Thursday, October 06, 2011

X-Factor - I came, I watched and nothing new

Given all the hype and promotion that "X-Factor" received and its longevity as a staple on British TV, there was a high expectation that it was something different...something special that deserves our attention. In the end, I came, watched and it's...okay. 'Okay' as in entertaining TV but nothing different than a lot of other shows that have a similar format.

Thing is, we have an established American Idol, which has earned a place in the hearts of TV viewers. It's even more surprising since Simon Cowell, the creator of X-Factor, was instrumental in AI's growth. For whatever reason, perhaps boredom or the desire to prove that he can create a superior show that will eat into Idol's numbers, Cowell depature doesn't seem to have hurt Idol in the least. As expected, he plays the role of X-Factor show grouch, which also adds nothing new to the show.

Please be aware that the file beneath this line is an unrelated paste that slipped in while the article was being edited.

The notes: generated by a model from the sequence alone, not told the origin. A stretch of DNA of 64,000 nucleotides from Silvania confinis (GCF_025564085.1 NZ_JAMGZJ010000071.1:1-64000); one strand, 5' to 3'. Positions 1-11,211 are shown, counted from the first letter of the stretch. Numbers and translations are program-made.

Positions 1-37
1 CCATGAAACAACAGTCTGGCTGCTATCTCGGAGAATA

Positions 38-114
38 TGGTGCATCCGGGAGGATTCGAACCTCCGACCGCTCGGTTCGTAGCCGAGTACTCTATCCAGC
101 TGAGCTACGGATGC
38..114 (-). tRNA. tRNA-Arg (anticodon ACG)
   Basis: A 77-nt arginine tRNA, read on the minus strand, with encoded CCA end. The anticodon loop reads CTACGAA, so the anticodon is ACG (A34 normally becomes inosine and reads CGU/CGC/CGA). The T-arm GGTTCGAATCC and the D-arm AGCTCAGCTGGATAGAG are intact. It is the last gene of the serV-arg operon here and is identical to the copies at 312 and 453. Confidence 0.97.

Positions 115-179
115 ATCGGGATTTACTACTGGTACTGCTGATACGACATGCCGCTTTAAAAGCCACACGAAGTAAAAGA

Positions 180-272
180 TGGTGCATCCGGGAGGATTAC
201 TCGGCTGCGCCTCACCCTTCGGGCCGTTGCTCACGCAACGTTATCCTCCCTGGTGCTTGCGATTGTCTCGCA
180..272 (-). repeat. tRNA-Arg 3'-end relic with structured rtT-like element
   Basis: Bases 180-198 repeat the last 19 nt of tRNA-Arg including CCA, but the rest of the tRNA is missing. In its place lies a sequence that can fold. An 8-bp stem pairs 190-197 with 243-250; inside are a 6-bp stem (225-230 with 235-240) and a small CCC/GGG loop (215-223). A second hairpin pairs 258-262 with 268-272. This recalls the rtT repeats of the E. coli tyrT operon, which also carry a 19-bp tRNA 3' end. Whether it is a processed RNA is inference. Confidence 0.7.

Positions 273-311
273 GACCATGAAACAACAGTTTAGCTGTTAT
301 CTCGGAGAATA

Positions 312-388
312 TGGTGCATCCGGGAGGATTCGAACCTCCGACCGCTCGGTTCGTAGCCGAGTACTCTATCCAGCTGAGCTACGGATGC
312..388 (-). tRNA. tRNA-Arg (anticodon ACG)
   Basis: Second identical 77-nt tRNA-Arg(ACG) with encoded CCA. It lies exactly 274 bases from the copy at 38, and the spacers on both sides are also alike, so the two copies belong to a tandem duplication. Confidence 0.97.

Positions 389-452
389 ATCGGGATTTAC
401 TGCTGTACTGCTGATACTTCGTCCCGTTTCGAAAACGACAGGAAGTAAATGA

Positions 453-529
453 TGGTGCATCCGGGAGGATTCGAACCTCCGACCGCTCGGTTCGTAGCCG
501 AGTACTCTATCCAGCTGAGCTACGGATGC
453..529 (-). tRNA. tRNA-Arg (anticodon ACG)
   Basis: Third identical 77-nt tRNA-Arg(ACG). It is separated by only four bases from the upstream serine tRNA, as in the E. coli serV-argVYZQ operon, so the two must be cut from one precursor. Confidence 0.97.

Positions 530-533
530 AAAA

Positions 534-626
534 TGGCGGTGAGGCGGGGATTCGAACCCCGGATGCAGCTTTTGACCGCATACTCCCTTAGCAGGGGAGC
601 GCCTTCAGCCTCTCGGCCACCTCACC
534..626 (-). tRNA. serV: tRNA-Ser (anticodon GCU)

Upon evaluation of the performers, X-Factor seems to have better quality singers in a wide range of ages. To its credit, X-Factor doesn't have an age limit as does AI. The usually flaky but-not-like-she-used-to-be, Paula Abdul, who was picked up by Cowell as one of his X-Factor judges, doesn't really do anything for the show. She's just...there. The real "cement" of AI, Ryan Seacrest, in his role of interviewing the aspiring singers and hosting duties, gives AI a spark that X-Factor seems to lack. To put it bluntly, Steve Jones ain't no Ryan Seacrest. He's another one of those just...there.

In the end both shows offer aspiring singers, some of whom can actually sing, the opportunity to be on TV and perhaps their one and only shot at stardom. What is missing is something to distinguish the shows from being mirror images of each other.

Quick un-official curiousity poll/question: do you prefer American Idol or X-Factor?

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